US President Barack Obama on Tuesday offered to lower corporate tax rates in exchange for simplifying a code “riddled with loopholes,” in a renewed bid to strike a fiscal deal with rival Republicans.
The reheated tax reform plan, first proposed by Obama and rejected by Republicans in 2011, is part of an attempt by the president to create a “better bargain” for the middle class in a second term thus far marked by few accomplishments.
Republicans, especially Tea Party conservatives, have rejected any proposals that would increase government revenue, insisting that only spending cuts can roll back the bloated deficit without further harming the sluggish economic recovery.
Seeking middle ground, Obama, in a speech in Chattanooga, Tennessee, proposed lowering the maximum rate to 28 percent, down from 35 percent.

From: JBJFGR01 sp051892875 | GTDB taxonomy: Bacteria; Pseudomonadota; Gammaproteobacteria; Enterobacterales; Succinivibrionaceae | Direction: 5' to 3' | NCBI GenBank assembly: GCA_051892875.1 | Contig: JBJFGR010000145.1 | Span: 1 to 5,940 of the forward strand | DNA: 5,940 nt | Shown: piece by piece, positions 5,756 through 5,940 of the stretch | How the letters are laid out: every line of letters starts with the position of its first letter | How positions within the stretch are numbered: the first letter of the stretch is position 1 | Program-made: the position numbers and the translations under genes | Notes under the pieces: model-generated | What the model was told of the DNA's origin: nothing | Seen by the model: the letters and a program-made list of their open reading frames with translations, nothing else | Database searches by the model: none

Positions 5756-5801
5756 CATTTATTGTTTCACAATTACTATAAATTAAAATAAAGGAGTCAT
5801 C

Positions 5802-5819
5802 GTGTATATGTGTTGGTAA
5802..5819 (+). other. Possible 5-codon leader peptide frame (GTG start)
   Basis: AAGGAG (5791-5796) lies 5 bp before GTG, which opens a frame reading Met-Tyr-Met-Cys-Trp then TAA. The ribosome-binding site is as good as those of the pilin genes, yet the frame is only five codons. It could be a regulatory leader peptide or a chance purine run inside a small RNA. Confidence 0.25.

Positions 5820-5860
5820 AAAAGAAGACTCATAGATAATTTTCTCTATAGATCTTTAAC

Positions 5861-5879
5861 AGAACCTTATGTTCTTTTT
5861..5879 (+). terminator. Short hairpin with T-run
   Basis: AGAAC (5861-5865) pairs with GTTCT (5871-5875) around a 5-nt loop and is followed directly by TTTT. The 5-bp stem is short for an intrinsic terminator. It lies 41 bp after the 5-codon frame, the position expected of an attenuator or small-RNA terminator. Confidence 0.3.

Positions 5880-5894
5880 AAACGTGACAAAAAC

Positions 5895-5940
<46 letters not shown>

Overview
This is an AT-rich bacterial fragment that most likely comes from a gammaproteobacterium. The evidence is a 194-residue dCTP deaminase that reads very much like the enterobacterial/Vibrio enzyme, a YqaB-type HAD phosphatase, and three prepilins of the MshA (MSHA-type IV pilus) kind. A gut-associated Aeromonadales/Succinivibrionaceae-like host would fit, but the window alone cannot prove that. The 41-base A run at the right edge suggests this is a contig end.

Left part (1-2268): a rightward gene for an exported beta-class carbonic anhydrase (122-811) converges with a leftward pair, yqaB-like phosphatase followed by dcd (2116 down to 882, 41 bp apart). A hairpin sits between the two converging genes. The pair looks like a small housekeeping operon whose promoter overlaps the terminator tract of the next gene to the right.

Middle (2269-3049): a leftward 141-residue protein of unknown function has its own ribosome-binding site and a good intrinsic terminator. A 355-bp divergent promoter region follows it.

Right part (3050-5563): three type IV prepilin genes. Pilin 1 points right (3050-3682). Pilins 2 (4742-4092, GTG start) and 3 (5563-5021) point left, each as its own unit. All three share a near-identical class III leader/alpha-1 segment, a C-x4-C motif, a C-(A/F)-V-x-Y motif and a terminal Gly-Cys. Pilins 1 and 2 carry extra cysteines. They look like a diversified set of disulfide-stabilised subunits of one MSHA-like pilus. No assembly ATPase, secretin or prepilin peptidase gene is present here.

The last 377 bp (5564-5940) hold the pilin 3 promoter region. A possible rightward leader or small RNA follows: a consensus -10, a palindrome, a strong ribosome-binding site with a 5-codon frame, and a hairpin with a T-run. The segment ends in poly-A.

“Our tax code is so riddled with loopholes and special interest tax breaks that a lot of companies who are doing the right thing and investing in America pay 35 percent in their taxes,” Obama said.
In contrast, “corporations who have got fancy accountants and stash their money overseas, they pay little or nothing in taxes. That’s not fair, and it’s not good for the economy here,” he said.
“So I’m willing to simplify our tax code,” he said, offering a plan that “closes those loopholes, ends incentives to ship jobs overseas [and] lowers the rate for businesses that are creating jobs right here in America.”
The speech at an Amazon distribution center in Chattanooga aimed to continue a ground campaign launched last week to revive interest in stalled economic initiatives, many of which date back to his first term.
Obama is seeking a “grand bargain” with rival Republicans that would simplify the tax code while boosting investment in education and infrastructure.